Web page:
Child and dependent care creditThis credit is available if you paid someone to care for a qualifying individual so you (and your spouse if you are married) could work or look for work. The credit amount is a percentage (maximum 35%) of the work-related child and dependent care expenses you paid to a care provider, and it is based on your AGI. You may use up to $3,000 of the expenses paid in a year for one qualifying individual, or $6,000 for two or more qualifying individuals. These dollar limits must be reduced by the amount of any dependent care benefits provided by your employer that you exclude from your income.
Credit for the elderly or the disabledYou may be able to take the credit for the elderly or the disabled if: (1) you're age 65 or older and meet certain income requirements, or (2) you're under age 65, retired on permanent total disability, and received taxable disability income during the year.
Foreign tax creditThis credit is intended to reduce the double tax burden that would otherwise arise when foreign-source income is taxed by both the United States and the foreign country from which the income is derived. Qualified foreign taxes do not include taxes that are refundable to you or taxes paid to countries whose government is not recognized by the United States. You can choose to take the amount of any qualified foreign taxes paid or accrued during the year as a foreign tax credit or as an itemized deduction on Schedule A of Form 1040.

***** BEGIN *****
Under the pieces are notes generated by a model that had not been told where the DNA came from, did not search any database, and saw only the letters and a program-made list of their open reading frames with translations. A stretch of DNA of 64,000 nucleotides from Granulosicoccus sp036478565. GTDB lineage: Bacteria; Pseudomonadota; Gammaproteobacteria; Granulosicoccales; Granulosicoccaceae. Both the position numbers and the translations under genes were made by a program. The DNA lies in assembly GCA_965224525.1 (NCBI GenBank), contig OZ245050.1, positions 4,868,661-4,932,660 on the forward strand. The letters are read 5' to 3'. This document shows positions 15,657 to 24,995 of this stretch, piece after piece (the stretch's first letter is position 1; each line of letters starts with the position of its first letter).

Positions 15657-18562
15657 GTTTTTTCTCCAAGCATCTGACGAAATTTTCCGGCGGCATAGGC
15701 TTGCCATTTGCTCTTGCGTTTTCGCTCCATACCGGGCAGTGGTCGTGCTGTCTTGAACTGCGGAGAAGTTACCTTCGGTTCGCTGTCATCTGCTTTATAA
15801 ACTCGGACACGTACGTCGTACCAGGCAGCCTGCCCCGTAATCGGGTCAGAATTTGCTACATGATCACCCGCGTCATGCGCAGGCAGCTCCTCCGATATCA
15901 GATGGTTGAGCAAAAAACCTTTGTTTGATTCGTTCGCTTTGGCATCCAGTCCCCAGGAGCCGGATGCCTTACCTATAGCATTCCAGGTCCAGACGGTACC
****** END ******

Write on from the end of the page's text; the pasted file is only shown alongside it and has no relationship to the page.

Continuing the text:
Credit for contributions to retirement plans and IRAs ("saver's" credit)If you make eligible contributions to an employer-sponsored retirement plan or to an IRA, you may be able to take a tax credit. The amount of the available saver's credit is based on the contributions you make (up to $2,000), your credit rate, and your AGI. If you qualify for the credit, your credit rate can be as low as 10% or as high as 50%, depending on your AGI and filing status. The maximum credit is $1,000 per individual.
Lifetime Learning credit*A credit of up to $2,000 — 20% of up to $10,000 in tuition paid for all students enrolled in eligible educational institutions. There is no limit on the number of years for which this credit can be claimed. The student does not need to be pursuing a degree or other recognized educational credentials. The credit is available for one or more courses. The credit phases out at higher incomes (for 2017, modified AGI between $56,000 and $66,000 for single filers, $112,000 and $132,000 for married filing jointly).

*You can't take both the American Opportunity credit and the Lifetime Learning credit in the same year for the same student.



IMPORTANT DISCLOSURES

The information presented here is not specific to any individual's personal circumstances. These materials are provided for general information and educational purposes based upon publicly available information from sources believed to be reliable—we cannot assure the accuracy or completeness of these materials. The information in these materials may change at any time and without notice. This communication is strictly intended for individuals residing in the state(s) of AL, AK, AZ, AR, CA, CO, CT, DE, DC, FL, GA, GU, HI, ID, IL, IN, IA, KS, KY, ME, MD, MA, MI, MN, MS, MO, MT, NE, NV, NH, NJ, NM, NY, NC, ND, OH, OK, OR, PA, RI, SC, SD, TN, UT, VT, VI, VA, WA, WV, WI and WY. No offers may be made or accepted from any resident outside the specific states referenced.

Prepared by Broadridge Investor Communication Solutions, Inc. Copyright 2019.